I have heard that excellent writers pays particular attention to word choice. Is a word the best fit? Does it have the most specific meaning? Are they using it correctly? Would another word work better?
Lately, I have noticed that we often use words but they don't mean what we think they mean when we say them. Was that sentence confusing? It made sense in my head. I clearly need my brother's intervention...Joel?
Perhaps I should try an example:
My sweet 6 year-old daughter
But, I want her to know the difference. I want her to know that there actually are 6 year-olds who are "deprived of food." I want her to develop compassion for them as well as gratefulness for the cheese stick she can get out of the fridge. For this reason, I try to encourage my kids not to use the phrase, "I'm starving." They can say, "I'm hungry" (which interestingly can mean either "starving" or "desirous") or "I want something to eat."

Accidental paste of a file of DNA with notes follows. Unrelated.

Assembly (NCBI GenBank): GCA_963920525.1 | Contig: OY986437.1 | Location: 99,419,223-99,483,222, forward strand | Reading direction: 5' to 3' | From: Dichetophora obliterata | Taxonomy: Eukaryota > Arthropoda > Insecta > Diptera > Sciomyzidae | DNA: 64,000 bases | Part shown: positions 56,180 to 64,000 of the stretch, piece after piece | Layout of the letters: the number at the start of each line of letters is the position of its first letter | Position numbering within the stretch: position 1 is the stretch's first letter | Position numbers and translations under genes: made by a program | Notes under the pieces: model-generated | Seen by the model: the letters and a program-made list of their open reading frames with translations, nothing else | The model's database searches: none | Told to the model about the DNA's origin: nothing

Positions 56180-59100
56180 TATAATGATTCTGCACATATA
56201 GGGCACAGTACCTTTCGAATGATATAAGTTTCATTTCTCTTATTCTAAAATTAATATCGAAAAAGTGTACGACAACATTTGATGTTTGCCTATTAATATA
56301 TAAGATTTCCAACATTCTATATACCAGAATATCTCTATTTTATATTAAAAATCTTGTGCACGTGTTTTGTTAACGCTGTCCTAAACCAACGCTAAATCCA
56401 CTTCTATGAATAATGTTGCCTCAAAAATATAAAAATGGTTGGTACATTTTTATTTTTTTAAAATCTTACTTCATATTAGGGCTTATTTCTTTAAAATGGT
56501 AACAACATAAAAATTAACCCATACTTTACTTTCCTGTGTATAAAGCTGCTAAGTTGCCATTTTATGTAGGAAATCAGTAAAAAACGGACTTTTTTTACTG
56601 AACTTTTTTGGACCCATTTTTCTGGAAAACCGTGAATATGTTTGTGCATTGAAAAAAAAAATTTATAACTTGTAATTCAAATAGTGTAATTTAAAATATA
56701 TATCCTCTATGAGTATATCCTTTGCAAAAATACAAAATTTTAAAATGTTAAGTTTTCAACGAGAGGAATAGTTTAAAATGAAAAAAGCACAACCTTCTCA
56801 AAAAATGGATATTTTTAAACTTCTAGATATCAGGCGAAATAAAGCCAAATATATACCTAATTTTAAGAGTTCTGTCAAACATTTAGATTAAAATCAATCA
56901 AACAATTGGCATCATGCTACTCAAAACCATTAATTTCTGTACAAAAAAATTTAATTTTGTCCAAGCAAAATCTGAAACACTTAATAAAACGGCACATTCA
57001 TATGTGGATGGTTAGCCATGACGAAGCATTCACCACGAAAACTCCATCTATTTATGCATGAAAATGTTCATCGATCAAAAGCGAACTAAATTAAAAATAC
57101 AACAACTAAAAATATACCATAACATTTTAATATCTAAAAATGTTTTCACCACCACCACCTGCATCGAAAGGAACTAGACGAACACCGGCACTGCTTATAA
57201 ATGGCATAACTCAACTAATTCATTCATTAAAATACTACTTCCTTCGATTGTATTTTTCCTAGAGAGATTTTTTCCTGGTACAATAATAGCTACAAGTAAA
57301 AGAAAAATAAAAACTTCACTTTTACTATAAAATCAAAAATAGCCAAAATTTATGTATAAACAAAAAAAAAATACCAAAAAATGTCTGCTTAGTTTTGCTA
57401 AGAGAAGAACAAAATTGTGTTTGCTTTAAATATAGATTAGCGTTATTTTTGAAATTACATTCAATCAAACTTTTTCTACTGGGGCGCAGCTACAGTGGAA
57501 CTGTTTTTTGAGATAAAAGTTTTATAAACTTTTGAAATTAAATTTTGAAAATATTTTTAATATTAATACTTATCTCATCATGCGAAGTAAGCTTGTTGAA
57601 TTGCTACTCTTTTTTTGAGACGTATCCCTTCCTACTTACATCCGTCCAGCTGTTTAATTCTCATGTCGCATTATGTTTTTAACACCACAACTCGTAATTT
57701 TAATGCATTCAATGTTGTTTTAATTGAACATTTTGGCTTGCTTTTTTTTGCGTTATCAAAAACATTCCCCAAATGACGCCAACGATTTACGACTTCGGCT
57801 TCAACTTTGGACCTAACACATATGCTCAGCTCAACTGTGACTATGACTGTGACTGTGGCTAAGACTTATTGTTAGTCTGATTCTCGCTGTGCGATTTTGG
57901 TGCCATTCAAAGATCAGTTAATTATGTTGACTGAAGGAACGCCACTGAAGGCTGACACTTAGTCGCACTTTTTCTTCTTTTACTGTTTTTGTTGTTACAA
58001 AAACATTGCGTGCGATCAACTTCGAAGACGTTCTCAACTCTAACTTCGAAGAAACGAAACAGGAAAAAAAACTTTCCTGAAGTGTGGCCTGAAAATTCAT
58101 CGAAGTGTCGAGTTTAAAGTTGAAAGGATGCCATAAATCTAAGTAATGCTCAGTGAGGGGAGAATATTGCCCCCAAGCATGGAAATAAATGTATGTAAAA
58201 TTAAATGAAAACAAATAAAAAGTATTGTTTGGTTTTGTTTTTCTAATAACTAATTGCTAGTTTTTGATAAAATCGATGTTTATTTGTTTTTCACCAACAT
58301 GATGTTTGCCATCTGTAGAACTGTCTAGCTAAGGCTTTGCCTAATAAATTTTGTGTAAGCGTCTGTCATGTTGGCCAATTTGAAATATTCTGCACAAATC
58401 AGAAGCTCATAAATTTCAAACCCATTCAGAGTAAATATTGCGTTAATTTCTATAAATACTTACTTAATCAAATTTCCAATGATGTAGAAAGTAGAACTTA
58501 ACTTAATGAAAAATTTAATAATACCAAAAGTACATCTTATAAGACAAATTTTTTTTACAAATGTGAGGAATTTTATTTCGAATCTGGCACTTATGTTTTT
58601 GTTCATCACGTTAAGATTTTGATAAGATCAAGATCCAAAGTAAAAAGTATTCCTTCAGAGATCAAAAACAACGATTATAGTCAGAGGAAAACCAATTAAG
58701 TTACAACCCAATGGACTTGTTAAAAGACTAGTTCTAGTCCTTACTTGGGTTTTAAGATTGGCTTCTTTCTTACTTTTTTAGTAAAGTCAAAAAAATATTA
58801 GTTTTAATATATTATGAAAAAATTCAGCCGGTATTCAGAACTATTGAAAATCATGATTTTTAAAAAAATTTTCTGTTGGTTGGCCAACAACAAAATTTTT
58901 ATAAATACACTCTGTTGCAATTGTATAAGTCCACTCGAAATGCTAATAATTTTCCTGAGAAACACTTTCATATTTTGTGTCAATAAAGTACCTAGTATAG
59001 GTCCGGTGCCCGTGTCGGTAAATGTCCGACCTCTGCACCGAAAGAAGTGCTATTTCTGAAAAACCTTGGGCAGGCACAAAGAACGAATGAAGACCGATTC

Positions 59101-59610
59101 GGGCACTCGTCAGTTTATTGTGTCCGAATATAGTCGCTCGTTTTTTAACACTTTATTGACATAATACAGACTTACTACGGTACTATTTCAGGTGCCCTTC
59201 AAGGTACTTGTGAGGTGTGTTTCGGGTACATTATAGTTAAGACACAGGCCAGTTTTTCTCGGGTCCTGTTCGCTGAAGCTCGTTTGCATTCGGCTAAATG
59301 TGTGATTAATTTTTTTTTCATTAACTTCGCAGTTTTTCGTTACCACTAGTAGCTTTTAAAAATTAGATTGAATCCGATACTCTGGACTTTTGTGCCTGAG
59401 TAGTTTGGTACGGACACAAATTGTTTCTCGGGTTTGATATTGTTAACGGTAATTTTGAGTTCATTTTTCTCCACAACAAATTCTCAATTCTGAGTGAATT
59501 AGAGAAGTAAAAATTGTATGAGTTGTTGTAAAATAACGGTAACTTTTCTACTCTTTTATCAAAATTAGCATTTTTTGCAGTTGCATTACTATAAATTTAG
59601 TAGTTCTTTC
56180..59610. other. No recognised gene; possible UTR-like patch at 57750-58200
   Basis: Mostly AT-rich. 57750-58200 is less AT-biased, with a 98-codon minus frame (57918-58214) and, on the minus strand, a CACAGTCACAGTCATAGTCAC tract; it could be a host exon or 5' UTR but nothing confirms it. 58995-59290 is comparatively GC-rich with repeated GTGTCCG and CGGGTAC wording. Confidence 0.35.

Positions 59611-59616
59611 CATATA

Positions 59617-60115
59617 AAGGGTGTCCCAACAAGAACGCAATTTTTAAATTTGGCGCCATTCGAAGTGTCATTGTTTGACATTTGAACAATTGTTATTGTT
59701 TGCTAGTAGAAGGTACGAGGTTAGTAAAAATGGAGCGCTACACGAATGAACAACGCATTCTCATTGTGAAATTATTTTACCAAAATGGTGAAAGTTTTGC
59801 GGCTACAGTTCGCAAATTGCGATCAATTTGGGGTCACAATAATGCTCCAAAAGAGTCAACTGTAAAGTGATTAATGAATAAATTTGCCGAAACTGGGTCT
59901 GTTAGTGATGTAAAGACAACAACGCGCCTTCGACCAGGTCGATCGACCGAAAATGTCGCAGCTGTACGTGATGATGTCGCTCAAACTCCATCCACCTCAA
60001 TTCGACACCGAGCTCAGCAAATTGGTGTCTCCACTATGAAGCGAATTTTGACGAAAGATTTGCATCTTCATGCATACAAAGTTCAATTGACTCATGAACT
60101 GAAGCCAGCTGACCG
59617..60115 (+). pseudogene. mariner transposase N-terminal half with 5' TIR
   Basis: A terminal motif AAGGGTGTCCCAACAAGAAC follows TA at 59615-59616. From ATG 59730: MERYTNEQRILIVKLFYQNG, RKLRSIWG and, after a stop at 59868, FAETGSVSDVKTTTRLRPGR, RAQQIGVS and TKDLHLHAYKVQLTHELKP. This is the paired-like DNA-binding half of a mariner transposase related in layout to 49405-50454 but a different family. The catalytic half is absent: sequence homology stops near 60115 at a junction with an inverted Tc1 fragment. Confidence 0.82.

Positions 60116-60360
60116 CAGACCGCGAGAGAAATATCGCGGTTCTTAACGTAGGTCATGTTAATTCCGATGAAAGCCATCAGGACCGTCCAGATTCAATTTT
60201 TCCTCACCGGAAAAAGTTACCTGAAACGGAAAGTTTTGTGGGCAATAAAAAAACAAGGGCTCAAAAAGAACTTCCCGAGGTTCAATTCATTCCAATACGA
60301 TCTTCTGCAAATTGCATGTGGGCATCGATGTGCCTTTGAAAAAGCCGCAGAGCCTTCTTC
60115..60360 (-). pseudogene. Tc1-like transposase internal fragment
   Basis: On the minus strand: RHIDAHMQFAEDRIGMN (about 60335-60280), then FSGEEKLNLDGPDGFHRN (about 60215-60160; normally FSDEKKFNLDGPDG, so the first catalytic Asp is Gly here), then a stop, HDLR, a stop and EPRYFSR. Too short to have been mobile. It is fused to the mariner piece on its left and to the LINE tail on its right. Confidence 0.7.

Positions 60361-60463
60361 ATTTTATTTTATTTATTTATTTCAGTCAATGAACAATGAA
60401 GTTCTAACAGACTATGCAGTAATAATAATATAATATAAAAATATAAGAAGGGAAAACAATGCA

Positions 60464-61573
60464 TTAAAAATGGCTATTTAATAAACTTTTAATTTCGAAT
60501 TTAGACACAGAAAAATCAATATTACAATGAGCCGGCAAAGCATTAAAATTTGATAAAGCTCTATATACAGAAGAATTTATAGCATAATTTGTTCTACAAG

Another common scenario is when my son says that he needs a new Lego set. I try to tell him that he does not need a Lego set; he wants a Lego set. (And that his mother thinks we need to sell or give away some of the Legos we already have....I digress.)
I have always thought of a need as something a person had to have: water, food, shelter. But I looked up the word on thesaurus.com and it gave the definition: "want, requirement." Have we as Americans actually modified the definition of a word by our use of it? That seems crazy.
I just started a book about getting rid of "excess" in our lives. At first, it was hard to imagine our family lived in excess. It sounds so exorbitant. The definition of excess was "overabundance of something" which sounds like you have to have bins or closets overflowing with food and supplies.
But then I checked out the synonym list: spare, duplicate, surplus, waste. Wow. According to this, we live with excess and lots of it. So, we have a challenge. An obligation even. To sort. To give. To share. To be godly stewards (managers) of all He has given us.
Spiderman warns us that, "With great power comes great responsibility." I'd like to suggest that knowledge is power and with it does come great responsibility. So I hope to use it wisely. Anyone else want to join me? I just might need some help along the way.